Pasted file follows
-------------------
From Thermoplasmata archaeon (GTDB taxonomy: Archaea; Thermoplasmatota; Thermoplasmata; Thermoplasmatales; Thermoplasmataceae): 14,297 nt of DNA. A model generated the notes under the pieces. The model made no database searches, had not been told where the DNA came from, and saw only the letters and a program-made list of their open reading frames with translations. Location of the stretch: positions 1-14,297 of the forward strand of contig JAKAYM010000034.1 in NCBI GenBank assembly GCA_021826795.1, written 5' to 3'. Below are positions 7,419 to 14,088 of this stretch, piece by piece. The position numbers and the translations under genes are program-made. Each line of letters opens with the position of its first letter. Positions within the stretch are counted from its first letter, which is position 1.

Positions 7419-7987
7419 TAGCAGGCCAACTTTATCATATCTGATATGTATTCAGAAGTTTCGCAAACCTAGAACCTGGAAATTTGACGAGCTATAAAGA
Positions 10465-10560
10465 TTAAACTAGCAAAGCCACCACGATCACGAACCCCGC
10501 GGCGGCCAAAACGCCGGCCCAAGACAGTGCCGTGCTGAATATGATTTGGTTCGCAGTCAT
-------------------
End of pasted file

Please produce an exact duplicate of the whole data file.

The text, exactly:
From Thermoplasmata archaeon (GTDB taxonomy: Archaea; Thermoplasmatota; Thermoplasmata; Thermoplasmatales; Thermoplasmataceae): 14,297 nt of DNA. A model generated the notes under the pieces. The model made no database searches, had not been told where the DNA came from, and saw only the letters and a program-made list of their open reading frames with translations. Location of the stretch: positions 1-14,297 of the forward strand of contig JAKAYM010000034.1 in NCBI GenBank assembly GCA_021826795.1, written 5' to 3'. Below are positions 7,419 to 14,088 of this stretch, piece by piece. The position numbers and the translations under genes are program-made. Each line of letters opens with the position of its first letter. Positions within the stretch are counted from its first letter, which is position 1.

Positions 7419-7987
7419 TAGCAGGCCAACTTTATCATATCTGATATGTATTCAGAAGTTTCGCAAACCTAGAACCTGGAAATTTGACGAGCTATAAAGA
Positions 10465-10560
10465 TTAAACTAGCAAAGCCACCACGATCACGAACCCCGC
10501 GGCGGCCAAAACGCCGGCCCAAGACAGTGCCGTGCTGAATATGATTTGGTTCGCAGTCAT